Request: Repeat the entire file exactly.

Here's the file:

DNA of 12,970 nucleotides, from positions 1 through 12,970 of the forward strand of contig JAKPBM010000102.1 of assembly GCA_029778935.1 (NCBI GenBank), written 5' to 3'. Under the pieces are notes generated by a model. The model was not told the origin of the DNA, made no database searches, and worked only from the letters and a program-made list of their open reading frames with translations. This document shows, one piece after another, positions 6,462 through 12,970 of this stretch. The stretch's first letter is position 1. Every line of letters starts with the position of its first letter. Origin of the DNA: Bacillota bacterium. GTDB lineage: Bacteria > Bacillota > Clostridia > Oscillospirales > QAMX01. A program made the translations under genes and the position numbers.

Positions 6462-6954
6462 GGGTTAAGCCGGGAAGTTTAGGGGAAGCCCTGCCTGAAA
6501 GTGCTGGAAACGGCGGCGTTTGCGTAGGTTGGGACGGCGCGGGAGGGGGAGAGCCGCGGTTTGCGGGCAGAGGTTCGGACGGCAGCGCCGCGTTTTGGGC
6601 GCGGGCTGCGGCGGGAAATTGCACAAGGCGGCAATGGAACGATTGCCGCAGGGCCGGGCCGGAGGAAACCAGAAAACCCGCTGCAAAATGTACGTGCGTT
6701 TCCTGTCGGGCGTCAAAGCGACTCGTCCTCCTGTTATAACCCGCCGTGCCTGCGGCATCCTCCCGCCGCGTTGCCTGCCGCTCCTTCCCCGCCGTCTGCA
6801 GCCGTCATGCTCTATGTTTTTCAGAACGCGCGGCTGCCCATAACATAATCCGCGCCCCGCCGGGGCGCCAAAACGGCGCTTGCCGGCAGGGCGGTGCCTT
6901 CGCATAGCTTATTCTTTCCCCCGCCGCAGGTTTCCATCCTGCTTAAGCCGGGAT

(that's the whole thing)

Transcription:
DNA of 12,970 nucleotides, from positions 1 through 12,970 of the forward strand of contig JAKPBM010000102.1 of assembly GCA_029778935.1 (NCBI GenBank), written 5' to 3'. Under the pieces are notes generated by a model. The model was not told the origin of the DNA, made no database searches, and worked only from the letters and a program-made list of their open reading frames with translations. This document shows, one piece after another, positions 6,462 through 12,970 of this stretch. The stretch's first letter is position 1. Every line of letters starts with the position of its first letter. Origin of the DNA: Bacillota bacterium. GTDB lineage: Bacteria > Bacillota > Clostridia > Oscillospirales > QAMX01. A program made the translations under genes and the position numbers.

Positions 6462-6954
6462 GGGTTAAGCCGGGAAGTTTAGGGGAAGCCCTGCCTGAAA
6501 GTGCTGGAAACGGCGGCGTTTGCGTAGGTTGGGACGGCGCGGGAGGGGGAGAGCCGCGGTTTGCGGGCAGAGGTTCGGACGGCAGCGCCGCGTTTTGGGC
6601 GCGGGCTGCGGCGGGAAATTGCACAAGGCGGCAATGGAACGATTGCCGCAGGGCCGGGCCGGAGGAAACCAGAAAACCCGCTGCAAAATGTACGTGCGTT
6701 TCCTGTCGGGCGTCAAAGCGACTCGTCCTCCTGTTATAACCCGCCGTGCCTGCGGCATCCTCCCGCCGCGTTGCCTGCCGCTCCTTCCCCGCCGTCTGCA
6801 GCCGTCATGCTCTATGTTTTTCAGAACGCGCGGCTGCCCATAACATAATCCGCGCCCCGCCGGGGCGCCAAAACGGCGCTTGCCGGCAGGGCGGTGCCTT
6901 CGCATAGCTTATTCTTTCCCCCGCCGCAGGTTTCCATCCTGCTTAAGCCGGGAT